When we identify ourselves with an idea or a cause we are in fact worshipping something homemade, something partial and parochial, something that, however noble, is yet all too human. “Patriotism,” as a great patriot concluded on the eve of her execution by her country’s enemies, “is not enough.” Neither is socialism, nor communism, nor capitalism; neither is art, nor science, nor public order, nor any given religion or church. All these are indispensable, but none of them is enough.
Civilization demands from the individual devoted self-identification with the highest of human causes: But if this self-identification with what is human is not accompanied by a conscious and consistent effort to achieve upward self-transcendence into the universal life of the Spirit, the goods achieved will always be mingled with counterbalancing evils.
“We make,” wrote Pascal, “an idol of truth itself; for truth without charity is not God, but His image and idol, which we must neither love nor worship.” And it is not merely wrong to worship an idol; it is also exceedingly inexpedient.
The worship of truth apart from charity – self-identification with science unaccompanied by self-identification with the Ground of all being – results in the kind of situation which now confronts us. Every idol, however exalted, turns out, in the long run, to be a Moloch, hungry for human sacrifice.
BIBLIOGRAPHY. In writing this history of Grandier, Surin, Soeur Jeanne and the devils I have made use of the following sources:
Histoire des Diables le Loudun (Amsterdam, 1693). This work, by the Protestant Pastor Aubin, is a very well-documented account of Grandier’s trial and the subsequent possession. The author was an inhabitant of Loudun and acquainted with many of the actors in the diabolic drama.
Urbain Grandier in La Sorciere. By Jules Michelet. The great historian’s essay is brief and inaccurate, but extremely lively.
Urbain Grandier et les Possedees de Loudun. By Dr. Gabriel Legue (Paris, 1880). A very thorough book. The same author’s earlier work, Documents pour servir a l’histoire medicate des possedees de Loudun (Paris, 1876) is also valuable.
Relation. By Fr. Tranquille. First published in 1634. Reprinted in Vol. II of Archives Curieuses de l’ Histoire de France (1838).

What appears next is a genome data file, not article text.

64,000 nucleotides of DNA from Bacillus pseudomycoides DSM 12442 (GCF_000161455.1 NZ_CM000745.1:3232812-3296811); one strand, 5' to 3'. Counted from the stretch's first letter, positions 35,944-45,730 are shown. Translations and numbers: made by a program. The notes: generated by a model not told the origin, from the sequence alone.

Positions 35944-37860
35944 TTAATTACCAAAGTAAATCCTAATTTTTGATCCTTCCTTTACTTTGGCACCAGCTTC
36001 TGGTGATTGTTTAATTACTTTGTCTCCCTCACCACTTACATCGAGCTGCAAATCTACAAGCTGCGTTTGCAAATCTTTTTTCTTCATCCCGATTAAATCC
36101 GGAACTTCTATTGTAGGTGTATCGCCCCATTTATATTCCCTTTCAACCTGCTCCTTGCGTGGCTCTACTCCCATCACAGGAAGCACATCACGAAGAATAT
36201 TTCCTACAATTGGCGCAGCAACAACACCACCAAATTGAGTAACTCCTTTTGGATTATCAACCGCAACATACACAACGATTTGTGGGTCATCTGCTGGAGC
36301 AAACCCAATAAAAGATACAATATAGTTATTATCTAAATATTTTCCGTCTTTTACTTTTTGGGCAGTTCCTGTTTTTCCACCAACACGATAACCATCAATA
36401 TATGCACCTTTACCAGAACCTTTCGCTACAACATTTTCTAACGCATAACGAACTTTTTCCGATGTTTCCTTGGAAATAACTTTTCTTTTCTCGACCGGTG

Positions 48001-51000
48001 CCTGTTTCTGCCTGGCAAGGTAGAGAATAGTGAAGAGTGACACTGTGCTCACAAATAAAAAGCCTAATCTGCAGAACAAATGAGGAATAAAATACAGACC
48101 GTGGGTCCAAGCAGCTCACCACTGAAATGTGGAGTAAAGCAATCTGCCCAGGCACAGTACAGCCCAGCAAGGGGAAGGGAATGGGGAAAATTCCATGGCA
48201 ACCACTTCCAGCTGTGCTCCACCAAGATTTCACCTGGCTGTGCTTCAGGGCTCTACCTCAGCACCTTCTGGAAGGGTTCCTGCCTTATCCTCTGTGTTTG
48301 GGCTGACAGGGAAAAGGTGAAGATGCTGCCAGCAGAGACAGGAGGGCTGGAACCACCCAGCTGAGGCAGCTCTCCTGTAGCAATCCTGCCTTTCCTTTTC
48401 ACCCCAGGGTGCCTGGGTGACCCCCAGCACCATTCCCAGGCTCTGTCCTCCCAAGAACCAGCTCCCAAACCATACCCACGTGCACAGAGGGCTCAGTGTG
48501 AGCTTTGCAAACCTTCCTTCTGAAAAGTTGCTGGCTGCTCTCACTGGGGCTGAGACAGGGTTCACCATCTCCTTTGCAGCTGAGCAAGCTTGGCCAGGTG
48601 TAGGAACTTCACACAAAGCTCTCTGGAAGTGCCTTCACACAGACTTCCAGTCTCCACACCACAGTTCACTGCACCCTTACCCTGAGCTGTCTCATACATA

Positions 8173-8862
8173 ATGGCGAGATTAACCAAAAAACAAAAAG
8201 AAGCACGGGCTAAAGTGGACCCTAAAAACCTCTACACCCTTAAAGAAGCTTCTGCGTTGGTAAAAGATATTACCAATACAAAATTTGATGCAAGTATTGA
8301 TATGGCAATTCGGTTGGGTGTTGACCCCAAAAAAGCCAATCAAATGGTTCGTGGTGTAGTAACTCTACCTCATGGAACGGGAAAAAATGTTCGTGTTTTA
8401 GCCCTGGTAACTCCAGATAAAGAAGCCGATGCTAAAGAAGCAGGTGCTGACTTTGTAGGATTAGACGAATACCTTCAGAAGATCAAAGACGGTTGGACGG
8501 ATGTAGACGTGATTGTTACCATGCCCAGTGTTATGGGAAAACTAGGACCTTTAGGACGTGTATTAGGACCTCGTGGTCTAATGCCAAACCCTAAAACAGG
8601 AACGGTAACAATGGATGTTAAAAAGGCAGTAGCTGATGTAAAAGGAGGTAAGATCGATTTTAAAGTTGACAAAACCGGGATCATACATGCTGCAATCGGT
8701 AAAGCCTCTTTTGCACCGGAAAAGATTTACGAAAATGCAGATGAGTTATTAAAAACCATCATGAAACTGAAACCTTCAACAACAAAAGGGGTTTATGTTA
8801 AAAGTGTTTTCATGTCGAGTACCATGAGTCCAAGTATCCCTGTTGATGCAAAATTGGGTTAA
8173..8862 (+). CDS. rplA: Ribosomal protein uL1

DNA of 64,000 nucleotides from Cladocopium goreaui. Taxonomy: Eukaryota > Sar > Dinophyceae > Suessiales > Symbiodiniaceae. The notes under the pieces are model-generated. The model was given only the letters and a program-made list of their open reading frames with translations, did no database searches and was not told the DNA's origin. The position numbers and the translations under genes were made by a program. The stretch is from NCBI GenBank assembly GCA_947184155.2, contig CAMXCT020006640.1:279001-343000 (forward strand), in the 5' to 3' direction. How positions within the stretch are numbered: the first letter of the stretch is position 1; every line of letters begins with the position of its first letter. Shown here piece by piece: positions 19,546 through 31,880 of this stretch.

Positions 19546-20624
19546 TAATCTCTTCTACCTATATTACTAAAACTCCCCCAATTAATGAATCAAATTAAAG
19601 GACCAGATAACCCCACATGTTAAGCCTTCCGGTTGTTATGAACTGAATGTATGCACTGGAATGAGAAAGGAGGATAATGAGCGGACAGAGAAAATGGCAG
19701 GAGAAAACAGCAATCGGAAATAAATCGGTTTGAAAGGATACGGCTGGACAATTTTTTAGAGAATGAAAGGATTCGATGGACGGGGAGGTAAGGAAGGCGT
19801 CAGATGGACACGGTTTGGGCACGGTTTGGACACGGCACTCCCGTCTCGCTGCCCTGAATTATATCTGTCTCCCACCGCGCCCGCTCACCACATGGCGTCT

The History of the Devils of Loudun. By de Nion. Published at Poitiers in 1634, and printed in translation at Edinburgh, 1887-88. Lauderdale’s account of his visit to Loudun appears as a supplement to this narrative
Letter. By Thomas Killigrew. Published in the European Magazine (February, 1803).
Bayle’s Historical Dictionary (English edition, 1736,. Article on Urbain Grandier.
Soeur Jeanne des Anges, Autobiographie d’une hysterique possedee. Edited, with introduction and notes, by Drs. Gabriel Legue and Gilles de la Tourette (Paris, 1886). This is the only edition of the narrative composed by the Prioress in 1644. The autobiography is followed by numerous letters addressed by Soeur Jeanne to Fr. Saint-Jure, S.J.
Science Experimentale. By Jean-Joseph Surin (1828). This is a somewhat garbled edition of Surin’s account of his stay at Loudun.
Lettres Spirituelles du P. Jean-Joseph Surin. Edited by L. Michel and F. Cavallera (Toulouse, 1926). Vol. II contains a reliable text of what the editors call the Autobiography of Surin.
Dialogues Spirituels. By Jean-Joseph Surin (Lyon, 1831).
Le Catichisme Spirituel. By Jean-Joseph Surin (Lyon, 1856).
Fondements de la Vie Spirituelle. By Jean-Joseph Surin (Paris,
Questions sur l’ Amour de Dieu. By Jean-Joseph Surin. Edited, with valuable introduction, notes and appendices, by A. Pottier and L. Maries (Paris, 1930).
Le Pere Louis Lallemant et les grands spirituels de son temps. By Aloys Pottier, S.J. (Paris, 1930. 2 vols.)
La Doctrine Spirituelle du P. Louis Lallemant. By Pierre Champion. First published in 1694. The best modern edition is that of 1924.
Histoire Litteraire du Sentiment Religieux en France. By Henri Bremond (Paris, 1916 and subsequent years). Contains excellent chapters on Lallemant and Surin.
[End of excerpt]
Please note that in the bibliography, I’ve left out the French accents. I trust, however, that if you wish to track down any of these texts, you can find them.